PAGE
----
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They thought they would be taping sprained ankles, and treating runners with heat exhaustion. Instead, they ended up doing triage in what felt like a war zone.
Dr. Pierre Rouziar was in a medical tent designated to do triage for distressed runners of the marathon.
Immediately after the blast, Rouziar and a colleague had to decide where they would be most valuable. He sent a text to his wife and kids before heading to help the injured: "There's been a bomb at the finish line, I'm going down. Pray. Pray for everyone."
Dr. Frank Brennan had served in Iraq in 2003, working as a field doctor.
"Certainly after the second explosion, I knew this was not your typical car backing into something," said Brennan.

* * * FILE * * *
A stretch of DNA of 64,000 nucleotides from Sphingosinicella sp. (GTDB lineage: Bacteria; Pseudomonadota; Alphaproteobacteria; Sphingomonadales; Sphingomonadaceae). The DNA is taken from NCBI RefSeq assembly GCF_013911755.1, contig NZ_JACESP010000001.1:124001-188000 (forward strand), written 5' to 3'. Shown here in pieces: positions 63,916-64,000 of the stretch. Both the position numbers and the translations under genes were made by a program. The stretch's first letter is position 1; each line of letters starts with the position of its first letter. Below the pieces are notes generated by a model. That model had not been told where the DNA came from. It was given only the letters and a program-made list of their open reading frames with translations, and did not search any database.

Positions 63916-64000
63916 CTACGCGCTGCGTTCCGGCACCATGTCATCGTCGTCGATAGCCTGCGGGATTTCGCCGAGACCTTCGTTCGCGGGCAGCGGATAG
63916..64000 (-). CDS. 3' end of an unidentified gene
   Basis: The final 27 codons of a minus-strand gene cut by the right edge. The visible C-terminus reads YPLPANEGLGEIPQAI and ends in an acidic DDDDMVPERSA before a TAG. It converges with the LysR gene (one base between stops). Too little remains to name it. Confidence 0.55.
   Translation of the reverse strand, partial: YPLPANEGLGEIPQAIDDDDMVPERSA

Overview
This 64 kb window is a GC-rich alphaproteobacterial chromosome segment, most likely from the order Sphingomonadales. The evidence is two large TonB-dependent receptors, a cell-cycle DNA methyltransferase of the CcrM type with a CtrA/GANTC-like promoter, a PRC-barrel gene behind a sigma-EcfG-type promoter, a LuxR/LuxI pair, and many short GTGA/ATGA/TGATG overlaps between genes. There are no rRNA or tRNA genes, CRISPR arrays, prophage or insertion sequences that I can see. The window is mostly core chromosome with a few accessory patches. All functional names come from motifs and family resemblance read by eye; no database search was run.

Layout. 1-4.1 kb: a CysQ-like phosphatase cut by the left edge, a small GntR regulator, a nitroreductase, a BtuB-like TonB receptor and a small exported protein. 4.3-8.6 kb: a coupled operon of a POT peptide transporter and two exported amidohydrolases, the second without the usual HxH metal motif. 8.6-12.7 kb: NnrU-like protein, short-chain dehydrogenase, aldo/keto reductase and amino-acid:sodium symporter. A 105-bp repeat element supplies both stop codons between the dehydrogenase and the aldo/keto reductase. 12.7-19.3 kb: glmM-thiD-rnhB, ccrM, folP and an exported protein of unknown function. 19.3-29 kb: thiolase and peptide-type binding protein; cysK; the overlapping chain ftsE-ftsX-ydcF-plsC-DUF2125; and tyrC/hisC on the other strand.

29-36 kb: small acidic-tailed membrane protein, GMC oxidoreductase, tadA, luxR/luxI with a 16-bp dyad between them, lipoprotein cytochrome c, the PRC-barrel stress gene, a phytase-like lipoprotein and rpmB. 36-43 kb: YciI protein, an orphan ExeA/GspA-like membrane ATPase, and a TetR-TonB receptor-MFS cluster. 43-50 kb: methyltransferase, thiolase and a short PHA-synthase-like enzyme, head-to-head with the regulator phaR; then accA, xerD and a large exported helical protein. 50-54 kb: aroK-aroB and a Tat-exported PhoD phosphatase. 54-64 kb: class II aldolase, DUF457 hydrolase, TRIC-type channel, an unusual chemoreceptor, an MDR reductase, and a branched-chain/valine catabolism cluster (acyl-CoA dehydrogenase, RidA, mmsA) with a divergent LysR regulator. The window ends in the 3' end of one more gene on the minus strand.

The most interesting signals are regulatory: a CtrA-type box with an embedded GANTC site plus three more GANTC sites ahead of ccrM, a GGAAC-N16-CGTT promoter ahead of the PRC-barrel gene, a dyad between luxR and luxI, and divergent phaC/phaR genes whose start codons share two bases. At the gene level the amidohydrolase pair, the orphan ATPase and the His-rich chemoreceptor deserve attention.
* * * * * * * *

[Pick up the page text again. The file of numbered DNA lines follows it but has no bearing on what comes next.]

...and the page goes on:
"When we got to the scene, it was horrific," said Rouziar. "There were just bodies lying on the ground, there was blood everywhere, the thing that sticks out in your mind, the worst for me, were all the bones."
Brennan said talking out the trauma was critical to both the victims and his staff in the medical tent, who were looking to him to keep things orderly and calm as the casualties and confused bystanderrs came in looking for help.
Despite the chaos, "everyone was attended to, which was amazing," said Rouziar.
By all accounts things could have been a lot worse if people like Brennan and Rouziar had not acted as fast as they did.